|Bid||0.00 x 0|
|Ask||0.00 x 0|
|Day's range||14.71 - 17.00|
|52-week range||14.71 - 17.00|
|PE ratio (TTM)||N/A|
|Forward Dividend & Yield||N/A (N/A)|
|1y target est||N/A|
The head of the European parliament has challenged the European Central Bank over how new guidelines for bank bad loans are being set, escalating a row between Italy and the ECB over the proposed measures. The ECB last week issued new proposals that will force banks from 2018 to set aside more cash against newly classified bad loans and said it may also present additional measures to tackle the sector's huge stock of bad debts. Italy - whose banks hold nearly 30 percent of the bloc's 915 billion euros (£817 billion) in bad loans - has reacted angrily to the proposals, asking the ECB to soften them following a public consultation that runs until Dec. 8.
Italy's Monte dei Paschi di Siena (BMPS.MI) said on Thursday it planned to launch a voluntary public offering on behalf of the state to swap shares former retail bondholders had been given as part of a state bailout into senior debt. Under the plan, Monte dei Paschi issued new shares to all subordinated bondholders whose debt was converted into equity to meet European Union rules shielding taxpayers by imposing losses on investors in the event of a rescue. The Treasury however committed to compensate retail bondholders who had bought the bank's junior debt without being fully aware of the risks, pledging to spend 1.5 billion euros to buy their shares.
Italy's central bank is calling on the European Central Bank to soften new requirements for banks to set aside more capital to cover newly classified bad loans, a source told Reuters. Italian banks hold nearly 30 percent of the euro zone's 915 billion euros (838.54 billion pounds) of problematic debts and investors are concerned new ECB guidelines announced on Wednesday will lead to further writedowns of soured loans. The source, who is close to the Bank of Italy, said it wanted secured loans to be exempted from the new rules, challenging one of the main planks of the ECB guidelines, which are the subject of a public consultation until Dec. 8.
Troubled Italian lender Banca Carige (CRGI.MI) set the terms of an offer to convert its junior debt into senior bonds on Friday as part of efforts to raise capital by the end of the year. After Rome rescued larger rival Monte dei Paschi di Siena (BMPS.MI) and liquidated two failing regional banks this year, Carige came into focus as the last large Italian bank still in difficulty following a deep recession. The European Central Bank has given Italy's ninth-largest bank until the end of December to strengthen its capital.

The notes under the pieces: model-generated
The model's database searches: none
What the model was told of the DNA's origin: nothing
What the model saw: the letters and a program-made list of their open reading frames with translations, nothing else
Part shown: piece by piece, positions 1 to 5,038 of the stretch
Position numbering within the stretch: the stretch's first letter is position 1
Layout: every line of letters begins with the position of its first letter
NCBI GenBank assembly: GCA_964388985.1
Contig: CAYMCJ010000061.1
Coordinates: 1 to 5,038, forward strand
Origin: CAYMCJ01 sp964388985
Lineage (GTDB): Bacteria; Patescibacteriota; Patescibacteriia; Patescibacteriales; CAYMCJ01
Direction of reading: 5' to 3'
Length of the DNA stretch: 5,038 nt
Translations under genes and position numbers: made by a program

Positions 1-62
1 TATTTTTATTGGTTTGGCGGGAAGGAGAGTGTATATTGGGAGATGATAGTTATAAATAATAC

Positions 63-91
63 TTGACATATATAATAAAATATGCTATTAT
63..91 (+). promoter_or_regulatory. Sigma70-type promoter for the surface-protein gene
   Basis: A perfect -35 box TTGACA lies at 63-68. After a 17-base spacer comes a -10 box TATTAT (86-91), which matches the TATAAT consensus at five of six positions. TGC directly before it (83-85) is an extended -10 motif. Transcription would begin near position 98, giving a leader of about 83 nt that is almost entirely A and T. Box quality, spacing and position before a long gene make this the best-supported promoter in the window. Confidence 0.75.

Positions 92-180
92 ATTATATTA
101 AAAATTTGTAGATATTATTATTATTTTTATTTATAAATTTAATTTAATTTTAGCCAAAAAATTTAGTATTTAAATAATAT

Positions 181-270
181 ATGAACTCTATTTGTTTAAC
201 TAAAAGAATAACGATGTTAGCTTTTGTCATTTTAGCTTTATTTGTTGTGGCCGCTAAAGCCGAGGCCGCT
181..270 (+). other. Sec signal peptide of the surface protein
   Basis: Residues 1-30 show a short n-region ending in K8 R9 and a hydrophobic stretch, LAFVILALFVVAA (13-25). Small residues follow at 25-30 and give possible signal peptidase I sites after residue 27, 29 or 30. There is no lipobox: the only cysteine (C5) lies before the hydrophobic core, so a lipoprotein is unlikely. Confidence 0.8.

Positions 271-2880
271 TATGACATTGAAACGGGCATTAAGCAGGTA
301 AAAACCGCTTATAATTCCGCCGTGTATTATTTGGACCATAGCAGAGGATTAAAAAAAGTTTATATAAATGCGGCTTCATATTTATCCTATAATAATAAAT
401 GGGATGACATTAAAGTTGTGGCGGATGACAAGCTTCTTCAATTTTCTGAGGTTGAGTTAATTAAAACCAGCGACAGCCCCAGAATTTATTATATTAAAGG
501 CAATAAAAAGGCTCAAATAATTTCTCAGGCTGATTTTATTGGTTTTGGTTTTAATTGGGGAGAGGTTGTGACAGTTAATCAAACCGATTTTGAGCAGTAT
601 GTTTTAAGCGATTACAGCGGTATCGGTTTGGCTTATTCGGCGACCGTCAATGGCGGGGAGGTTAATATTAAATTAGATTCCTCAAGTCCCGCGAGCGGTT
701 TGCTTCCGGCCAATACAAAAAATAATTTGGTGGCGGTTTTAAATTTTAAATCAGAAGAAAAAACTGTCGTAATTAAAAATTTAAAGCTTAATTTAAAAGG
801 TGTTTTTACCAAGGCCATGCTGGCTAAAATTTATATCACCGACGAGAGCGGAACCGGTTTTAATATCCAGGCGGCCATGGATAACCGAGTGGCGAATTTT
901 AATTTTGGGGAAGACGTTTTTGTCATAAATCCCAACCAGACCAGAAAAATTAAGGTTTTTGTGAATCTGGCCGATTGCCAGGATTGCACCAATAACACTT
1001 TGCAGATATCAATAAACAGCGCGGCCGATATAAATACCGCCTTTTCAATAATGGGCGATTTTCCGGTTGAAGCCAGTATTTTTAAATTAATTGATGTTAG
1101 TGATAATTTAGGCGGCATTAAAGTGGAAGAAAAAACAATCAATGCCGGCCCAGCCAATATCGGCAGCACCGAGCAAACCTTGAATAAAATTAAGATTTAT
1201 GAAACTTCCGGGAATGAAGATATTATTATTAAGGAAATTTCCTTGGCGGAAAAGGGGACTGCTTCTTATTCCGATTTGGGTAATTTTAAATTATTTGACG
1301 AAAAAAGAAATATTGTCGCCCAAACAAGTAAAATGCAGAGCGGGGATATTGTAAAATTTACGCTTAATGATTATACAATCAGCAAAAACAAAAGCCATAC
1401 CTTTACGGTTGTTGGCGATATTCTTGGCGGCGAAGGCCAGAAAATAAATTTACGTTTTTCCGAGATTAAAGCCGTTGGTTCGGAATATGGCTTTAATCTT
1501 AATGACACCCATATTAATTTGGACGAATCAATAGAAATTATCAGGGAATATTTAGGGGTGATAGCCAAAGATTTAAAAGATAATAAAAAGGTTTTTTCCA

French Economy, Finance Trade Minister Bruno Le Maire (L) greets German Finance Minister Wolfgang Schaeuble during a Eurogroup meeting on July 10, 2017 in Brussels
On Tuesday, the EU competition commission approved the bailout of Monte dei Paschi di Siena (BMPS), which has been in deep trouble since the eurozone debt crisis
Investors were scrutinising the outlook for Italian bond yields closely on Wednesday after the European Central Bank bought more of that country's debt than usual in its flagship asset-buying program. The ECB bought more than two billion euros of Italian and French bonds than it was supposed to in June, moving further away from a rule aimed at ensuring that its stimulus is evenly spread across the euro zone. The conflict for investors is that Italy, seen as one of the biggest beneficiaries of the ECB's bond buying scheme, is expected to be amongst the losers as the central bank unwinds extraordinary stimulus.
A spate of dealmaking news swept European stocks on Tuesday, with Worldpay soaring after bid approaches, helping mitigate a broad based pull back from the previous session's strong gains. On Monday, European shares had their strongest day since April 24, when Emmanuel Macron won the first round of France's presidential election. "Today is a consolidation day after gains yesterday, as we don't have a U.S. market," said Angelo Meda, head of equities at Banor Capital.